While crafting a strategy, key performance indicators can be determined at the time of planning. A balanced scorecard typically helps determine the required KPI’s along the different areas of strategic importance. Also, targeted values for these KPI’s can be established during the planning process and how these need to be re-visited with time.
The data required for these KPI’s can be collected regularly and published as per a pre-determined schedule. These KPI’s can then be compared to the target and a root cause analysis be done for those KPI’s that are off the targets. Corrective action can then planned based on the root causes determined.
Post the difficulties that the customer airlines of Gate Gourmet were facing, Gate Gourmet decided to go with an approach of flexibility and to be able to match it’s cost structure with the changing financial situation of it’s customers. It decided to model it’s workforce requirement to this strategy as well and laid off workers in UK and US. However, there was an immediate backlash of these lay off specially in the UK leading to major business disruptions in Heathrow airport leading to grounding and delay of several flights prominent airlines. This had not been factored in by gate Gourmet management and they had to go for significant damage control measures post this fiasco. This indicates why Gate Gourmet should have monitored proactively the effects of it’s flexible strategy.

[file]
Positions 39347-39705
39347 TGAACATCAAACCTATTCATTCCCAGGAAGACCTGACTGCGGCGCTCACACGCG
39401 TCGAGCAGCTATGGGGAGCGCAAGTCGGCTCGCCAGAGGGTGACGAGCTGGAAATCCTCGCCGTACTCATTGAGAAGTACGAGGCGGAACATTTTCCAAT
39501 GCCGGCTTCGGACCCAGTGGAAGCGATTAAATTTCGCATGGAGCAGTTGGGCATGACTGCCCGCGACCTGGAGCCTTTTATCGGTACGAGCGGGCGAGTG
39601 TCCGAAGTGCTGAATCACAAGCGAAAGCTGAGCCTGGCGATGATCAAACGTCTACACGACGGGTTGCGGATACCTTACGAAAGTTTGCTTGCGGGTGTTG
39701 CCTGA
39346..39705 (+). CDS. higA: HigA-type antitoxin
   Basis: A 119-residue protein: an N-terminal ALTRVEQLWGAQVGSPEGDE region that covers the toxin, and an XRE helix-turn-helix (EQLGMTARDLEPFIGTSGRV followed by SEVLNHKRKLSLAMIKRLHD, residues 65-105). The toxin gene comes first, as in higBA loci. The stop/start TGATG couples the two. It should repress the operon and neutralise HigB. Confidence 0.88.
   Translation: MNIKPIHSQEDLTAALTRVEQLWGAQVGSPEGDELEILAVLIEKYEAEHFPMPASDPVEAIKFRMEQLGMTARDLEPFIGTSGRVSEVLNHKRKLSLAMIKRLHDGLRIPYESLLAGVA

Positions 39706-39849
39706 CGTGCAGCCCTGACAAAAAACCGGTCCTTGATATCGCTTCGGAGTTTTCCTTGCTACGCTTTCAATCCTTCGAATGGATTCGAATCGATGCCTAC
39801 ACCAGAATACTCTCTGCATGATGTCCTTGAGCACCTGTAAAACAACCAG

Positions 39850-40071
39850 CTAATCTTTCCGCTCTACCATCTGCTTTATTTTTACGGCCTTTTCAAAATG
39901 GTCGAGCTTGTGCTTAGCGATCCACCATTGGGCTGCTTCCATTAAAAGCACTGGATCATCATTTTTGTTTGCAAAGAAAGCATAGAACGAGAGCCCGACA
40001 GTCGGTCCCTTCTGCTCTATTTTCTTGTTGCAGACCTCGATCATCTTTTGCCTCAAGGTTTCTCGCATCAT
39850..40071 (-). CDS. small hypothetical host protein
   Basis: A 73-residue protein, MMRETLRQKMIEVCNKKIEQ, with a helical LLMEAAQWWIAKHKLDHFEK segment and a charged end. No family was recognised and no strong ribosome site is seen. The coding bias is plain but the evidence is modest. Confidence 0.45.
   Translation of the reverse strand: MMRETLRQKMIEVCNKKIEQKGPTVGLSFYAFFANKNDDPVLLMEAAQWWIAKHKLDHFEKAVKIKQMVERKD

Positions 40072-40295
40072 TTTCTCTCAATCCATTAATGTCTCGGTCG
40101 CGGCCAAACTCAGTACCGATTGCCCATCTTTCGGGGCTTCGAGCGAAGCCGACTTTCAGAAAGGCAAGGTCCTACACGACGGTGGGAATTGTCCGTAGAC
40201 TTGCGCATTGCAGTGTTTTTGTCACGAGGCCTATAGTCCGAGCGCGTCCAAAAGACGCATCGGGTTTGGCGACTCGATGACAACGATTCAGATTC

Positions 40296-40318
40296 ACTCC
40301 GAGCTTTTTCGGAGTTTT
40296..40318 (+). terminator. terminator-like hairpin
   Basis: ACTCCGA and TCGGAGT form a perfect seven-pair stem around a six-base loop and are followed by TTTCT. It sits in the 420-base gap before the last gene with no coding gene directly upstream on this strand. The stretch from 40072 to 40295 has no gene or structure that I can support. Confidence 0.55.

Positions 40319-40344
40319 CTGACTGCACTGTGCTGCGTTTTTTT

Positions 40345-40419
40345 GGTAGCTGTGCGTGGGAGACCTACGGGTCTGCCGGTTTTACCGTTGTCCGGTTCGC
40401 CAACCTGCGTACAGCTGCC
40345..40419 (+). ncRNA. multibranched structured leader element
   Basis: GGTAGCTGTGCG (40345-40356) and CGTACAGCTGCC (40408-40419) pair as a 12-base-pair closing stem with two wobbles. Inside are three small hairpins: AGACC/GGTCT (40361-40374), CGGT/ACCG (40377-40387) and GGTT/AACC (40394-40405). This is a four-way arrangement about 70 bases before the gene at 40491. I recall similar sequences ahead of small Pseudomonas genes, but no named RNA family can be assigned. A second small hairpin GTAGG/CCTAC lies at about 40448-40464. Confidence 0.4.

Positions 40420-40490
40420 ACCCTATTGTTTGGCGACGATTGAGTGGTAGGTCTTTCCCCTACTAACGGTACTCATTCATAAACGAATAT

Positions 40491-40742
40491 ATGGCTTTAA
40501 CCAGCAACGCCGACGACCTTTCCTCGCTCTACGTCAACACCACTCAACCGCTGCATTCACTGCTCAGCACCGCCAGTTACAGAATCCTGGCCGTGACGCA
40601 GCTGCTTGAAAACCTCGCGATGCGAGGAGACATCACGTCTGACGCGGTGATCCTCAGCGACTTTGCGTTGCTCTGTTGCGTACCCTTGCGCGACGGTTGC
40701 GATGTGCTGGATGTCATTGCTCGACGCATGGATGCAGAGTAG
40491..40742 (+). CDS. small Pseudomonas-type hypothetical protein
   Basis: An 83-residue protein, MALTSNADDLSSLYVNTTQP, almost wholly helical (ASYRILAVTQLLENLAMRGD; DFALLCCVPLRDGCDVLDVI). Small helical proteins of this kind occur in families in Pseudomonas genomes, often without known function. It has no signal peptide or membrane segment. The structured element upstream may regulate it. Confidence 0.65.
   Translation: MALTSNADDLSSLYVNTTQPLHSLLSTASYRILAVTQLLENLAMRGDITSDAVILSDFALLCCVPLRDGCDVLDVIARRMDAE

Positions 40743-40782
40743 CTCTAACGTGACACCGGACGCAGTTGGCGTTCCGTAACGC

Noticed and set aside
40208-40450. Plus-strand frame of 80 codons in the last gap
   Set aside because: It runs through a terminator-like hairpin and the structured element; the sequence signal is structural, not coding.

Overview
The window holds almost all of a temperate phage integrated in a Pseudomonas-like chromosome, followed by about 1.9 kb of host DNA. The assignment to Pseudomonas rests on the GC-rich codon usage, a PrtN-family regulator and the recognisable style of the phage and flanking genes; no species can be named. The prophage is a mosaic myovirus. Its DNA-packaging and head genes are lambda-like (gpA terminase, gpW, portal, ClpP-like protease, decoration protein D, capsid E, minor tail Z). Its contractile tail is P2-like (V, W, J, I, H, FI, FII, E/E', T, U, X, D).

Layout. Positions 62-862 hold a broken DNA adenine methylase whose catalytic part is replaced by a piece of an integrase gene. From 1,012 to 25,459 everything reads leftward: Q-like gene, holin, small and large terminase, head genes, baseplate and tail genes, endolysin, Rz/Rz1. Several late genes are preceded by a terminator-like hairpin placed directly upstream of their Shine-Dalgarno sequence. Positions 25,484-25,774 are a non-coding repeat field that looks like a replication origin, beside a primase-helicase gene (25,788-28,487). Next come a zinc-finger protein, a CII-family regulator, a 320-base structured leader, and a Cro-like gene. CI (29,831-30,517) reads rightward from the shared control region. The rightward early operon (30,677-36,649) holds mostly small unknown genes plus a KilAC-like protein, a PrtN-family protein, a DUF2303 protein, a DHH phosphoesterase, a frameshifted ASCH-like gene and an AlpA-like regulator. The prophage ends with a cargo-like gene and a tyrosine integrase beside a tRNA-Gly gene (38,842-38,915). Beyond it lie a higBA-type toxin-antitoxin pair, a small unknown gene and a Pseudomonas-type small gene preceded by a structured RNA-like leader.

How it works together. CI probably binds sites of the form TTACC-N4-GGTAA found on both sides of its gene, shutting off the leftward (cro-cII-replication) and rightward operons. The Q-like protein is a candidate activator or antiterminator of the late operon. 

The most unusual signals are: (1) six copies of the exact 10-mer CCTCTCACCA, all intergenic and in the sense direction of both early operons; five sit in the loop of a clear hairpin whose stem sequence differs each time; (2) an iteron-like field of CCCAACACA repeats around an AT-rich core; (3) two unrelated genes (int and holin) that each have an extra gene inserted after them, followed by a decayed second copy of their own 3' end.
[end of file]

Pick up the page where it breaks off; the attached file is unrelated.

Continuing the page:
The decision of the Coca Cola company to expand it’s operations in India as ap art of it’s Asian strategy was faced with issues when it’s expansion in Southern India was faced with stiff resistance from the local population and community on the detrimental effects of the factories on the ground water table. This again demonstrated the need to the company to monitor and factor in the community aspects of a strategy.